Looking for that man behind the curtain
As I wrote a few weeks ago, I attended a Congressional breakfast attended by the three representatives from northern Virginia. During the concluding question and answer forum an earnest young woman stepped forward and asked who in Washington she could contact to help break political gridlock and get Congress moving forward again.
After some hemming and hawing, one of the delegation suggested that the woman write to the House majority leader. So instead of demonstrating leadership and offering his plan and course of action to make the House effective and relevant again, this Member of Congress pointed his scorn at and conveyed his responsibility to someone else.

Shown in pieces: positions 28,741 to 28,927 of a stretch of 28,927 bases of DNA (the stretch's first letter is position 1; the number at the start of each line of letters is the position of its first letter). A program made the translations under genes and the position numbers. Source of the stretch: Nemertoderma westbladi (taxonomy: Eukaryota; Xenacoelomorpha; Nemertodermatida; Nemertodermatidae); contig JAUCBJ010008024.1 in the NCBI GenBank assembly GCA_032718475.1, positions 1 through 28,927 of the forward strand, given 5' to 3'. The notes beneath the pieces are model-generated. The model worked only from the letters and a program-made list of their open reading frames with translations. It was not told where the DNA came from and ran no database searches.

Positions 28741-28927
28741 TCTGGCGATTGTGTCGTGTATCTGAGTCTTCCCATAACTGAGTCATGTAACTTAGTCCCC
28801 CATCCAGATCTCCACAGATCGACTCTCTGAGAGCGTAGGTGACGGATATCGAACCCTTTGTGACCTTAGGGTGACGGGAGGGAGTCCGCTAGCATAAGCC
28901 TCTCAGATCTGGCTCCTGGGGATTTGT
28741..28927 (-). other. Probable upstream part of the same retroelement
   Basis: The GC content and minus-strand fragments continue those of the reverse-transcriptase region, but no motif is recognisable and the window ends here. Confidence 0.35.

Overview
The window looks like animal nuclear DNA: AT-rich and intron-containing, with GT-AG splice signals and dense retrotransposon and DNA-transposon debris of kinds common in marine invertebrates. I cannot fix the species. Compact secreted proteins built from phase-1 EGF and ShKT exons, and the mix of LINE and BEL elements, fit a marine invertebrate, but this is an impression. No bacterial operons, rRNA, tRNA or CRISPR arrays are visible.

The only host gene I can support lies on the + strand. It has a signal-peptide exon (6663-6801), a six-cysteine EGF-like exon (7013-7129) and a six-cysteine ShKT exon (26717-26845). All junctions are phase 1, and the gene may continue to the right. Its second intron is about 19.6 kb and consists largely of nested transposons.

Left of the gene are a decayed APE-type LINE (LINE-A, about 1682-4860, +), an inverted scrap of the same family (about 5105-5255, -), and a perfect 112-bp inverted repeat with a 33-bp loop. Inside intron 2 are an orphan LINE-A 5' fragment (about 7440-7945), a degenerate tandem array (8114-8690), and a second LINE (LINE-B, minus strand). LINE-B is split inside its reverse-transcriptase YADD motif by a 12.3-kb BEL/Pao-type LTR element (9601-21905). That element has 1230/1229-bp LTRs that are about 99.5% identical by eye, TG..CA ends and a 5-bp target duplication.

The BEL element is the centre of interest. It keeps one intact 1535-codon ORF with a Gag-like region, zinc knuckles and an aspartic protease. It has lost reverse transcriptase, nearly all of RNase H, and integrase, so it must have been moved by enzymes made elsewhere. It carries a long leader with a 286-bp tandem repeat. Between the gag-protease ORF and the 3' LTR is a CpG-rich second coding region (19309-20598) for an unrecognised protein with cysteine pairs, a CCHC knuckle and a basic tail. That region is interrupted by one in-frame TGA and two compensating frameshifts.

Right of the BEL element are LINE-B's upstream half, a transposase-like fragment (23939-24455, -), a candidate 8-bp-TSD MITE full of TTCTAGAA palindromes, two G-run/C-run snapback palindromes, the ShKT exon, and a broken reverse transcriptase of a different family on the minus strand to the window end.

Early today, the Bureau of Labor Statistics released its employment data for July. Twitter reaction from politicians was expectedly partisan. "Official unemployment rate drops to 7.4% while creating more jobs in the private sector. 44 months of positive job growth," said one. "Economic policies are turning full-time jobs into part-time ones," said another. You can probably guess each member's party.
Journalist Steven Dennis nailed it, asking: "Has Congress done anything this year to make this jobs report better?" Perhaps we should all click our heels together three times – it has about the same effect as asking our elected officials to lead.